"Daily Show" To Blame For Newsweek Reporter's Imprisonment In Iran?

segments did err, in my opinion, in making too many jokes about the danger that Jason Jones wasin during a time when many of the Iranians he met in Iran ended up in such real, deadly danger.

While we're on the topic of traversing the aesthetic distance between comedic satire and reality, why not check in with Glynnis MacNicol over at Mediaite -- who dug out an interesting question from Newsweek reporter Maziar Bahari's account of the 118 days he was held in captivity in an Iranian jail, under suspicion that he was "a spy for the CIA, MI6, Mossad... and NEWSWEEK."

That question being: "Was "The Daily Show" in part to blame for Bahari's imprisonment?"

The relevant portion of Bahari's story reads as follows:

"Well," said Mr. Rosewater [Bahari's nickname for his interrogator], who had been fairly quiet up to this point, "we have interesting video footage of you. That may persuade you to be more cooperative." I could not imagine what that might be. Something personal? Something that might compromise my friends? But...I reminded myself I had done nothing wrong.

I saw the flicker of a laptop monitor under my blindfold. Then I heard someone speaking. It was a recording of another prisoner's confession. "It's not that one," said the second interrogator. "It's the one marked 'Spy in coffee shop.' " Mr. Rosewater fumbled with the computer. The other man stepped in to change the DVD. And then I heard the voice of Jon Stewart on The Daily Show.


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As it turns out, what Bahari's interrogators unspooled for him was his appearance in the segments that "The Daily Show" produced when it sent correspondent Jason Jones to Tehran. In those segments, Jones presented himself as a broad caricature of a woefully-underinformed American journalist, attempting to look "intrepid" as he searched high and low for confirmations of the broad, cliched ideas about Iranian society that he'd conceived prior to arrival. Bahari's participation in the show's segments ended up landing the Newsweek reporter into a situation that was as deadly serious as it was absurd, in which he had to explain the Daily Show's jokes to an interrogator who was threatening him with bodily harm and imprisonment.

"It's just a joke. Nothing serious. It's stupid." I was getting worried. "I hope you are not suggesting that [Jason Jones] is a real spy."

"Can you tell us why an American journalist pretending to be a spy has chosen you to interview?" asked the man with the creases. "We know from your contacts and background that you told them who to interview for their program." The other Iranians interviewed in Jason's report--a former vice president and a former foreign minister--had been arrested a week before me as part of the IRGC's sweeping crackdown. "It's just comedy," I said, feeling weak.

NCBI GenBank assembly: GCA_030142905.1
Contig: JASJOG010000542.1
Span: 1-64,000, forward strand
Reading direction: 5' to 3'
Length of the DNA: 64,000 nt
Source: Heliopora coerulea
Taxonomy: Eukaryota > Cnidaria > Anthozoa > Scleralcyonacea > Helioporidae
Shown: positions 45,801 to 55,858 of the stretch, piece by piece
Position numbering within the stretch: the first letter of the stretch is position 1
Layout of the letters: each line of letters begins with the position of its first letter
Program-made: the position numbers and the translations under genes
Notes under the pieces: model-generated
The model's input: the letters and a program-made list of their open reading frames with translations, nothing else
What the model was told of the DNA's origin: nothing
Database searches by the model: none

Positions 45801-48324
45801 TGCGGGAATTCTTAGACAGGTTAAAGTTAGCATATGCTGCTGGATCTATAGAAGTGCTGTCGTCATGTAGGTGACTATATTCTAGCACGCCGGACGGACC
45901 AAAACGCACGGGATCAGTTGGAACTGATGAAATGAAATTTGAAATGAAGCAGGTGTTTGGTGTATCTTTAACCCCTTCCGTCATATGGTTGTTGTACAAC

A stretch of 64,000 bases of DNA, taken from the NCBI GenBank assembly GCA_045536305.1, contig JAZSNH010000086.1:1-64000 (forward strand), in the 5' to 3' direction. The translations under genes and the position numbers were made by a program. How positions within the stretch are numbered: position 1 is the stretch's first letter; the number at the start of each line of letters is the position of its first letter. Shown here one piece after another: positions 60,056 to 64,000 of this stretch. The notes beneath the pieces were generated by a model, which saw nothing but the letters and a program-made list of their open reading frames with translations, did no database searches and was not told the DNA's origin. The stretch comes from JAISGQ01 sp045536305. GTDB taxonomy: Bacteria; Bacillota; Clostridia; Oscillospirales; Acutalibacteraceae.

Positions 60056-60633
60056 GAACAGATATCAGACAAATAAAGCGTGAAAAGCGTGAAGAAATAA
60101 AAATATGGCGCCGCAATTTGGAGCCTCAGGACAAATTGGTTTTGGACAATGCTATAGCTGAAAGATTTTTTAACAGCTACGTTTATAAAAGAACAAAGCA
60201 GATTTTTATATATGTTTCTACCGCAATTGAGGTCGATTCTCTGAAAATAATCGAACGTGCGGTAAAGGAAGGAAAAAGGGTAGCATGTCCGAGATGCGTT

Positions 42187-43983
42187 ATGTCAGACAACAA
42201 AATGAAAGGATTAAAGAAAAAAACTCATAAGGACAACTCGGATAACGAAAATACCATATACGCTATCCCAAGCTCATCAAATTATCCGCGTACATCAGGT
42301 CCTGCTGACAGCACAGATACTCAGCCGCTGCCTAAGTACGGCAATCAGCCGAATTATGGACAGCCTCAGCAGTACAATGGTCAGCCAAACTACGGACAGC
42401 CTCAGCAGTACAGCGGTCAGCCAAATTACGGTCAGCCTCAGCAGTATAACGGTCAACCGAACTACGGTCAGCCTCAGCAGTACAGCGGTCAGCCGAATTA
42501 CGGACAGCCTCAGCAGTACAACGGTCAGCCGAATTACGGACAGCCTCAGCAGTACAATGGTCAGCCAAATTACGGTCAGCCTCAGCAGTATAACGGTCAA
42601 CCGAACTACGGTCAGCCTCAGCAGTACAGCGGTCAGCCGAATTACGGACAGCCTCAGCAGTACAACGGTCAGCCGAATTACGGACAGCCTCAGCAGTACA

"Do you think it's also funny that you say Iran and America have a lot in common?" Mr. Rosewater asked, declaring that he was losing patience with me. He took my left ear in his hand and started to squeeze it as if he were wringing out a lemon. Then he whispered into it. "This kind of behavior will not help you. Many people have rotted in this prison. You can be one of them."

Of those segments, MacNicol says, "at the time those clips aired I found them non-funny and borderline offensive -- fake news tends to lose its thrust when real news reporters (and civilians) are risking their lives to get the actual news out to world."

Personally, I'm not as damning -- I think there was some value in showing that much of what Iranian protesters were fighting for was founded in a way of life and in values that we would recognize... and that too often the media glibly elides over such things to make pointless bellicosity seem palatable. But the segments did err, in my opinion, in making too many jokes about the danger that Jason Jones was not in during a time when many of the Iranians he met in Iran ended up in such real, deadly danger.

What I am reminded of, reading this, is that one of the dangers in satire is that when it's done right, you might miss the joke entirely. This is something that's as true now as it was when Jonathan Swift wrote "A Modest Proposal." But the issue of whether or not autocratic, fundamentalist regimes are capable of "getting" a joke is beside the point. The fact is that Iran is run by deranged and paranoid despots, who need only the thinnest of pretexts to lock people up or do them harm. This is a pretty sobering way to learn that lesson.

[Would you like to follow me on Twitter? Because why not? Also, please send tips to tv@huffingtonpost.com -- learn more about our media monitoring project here.]

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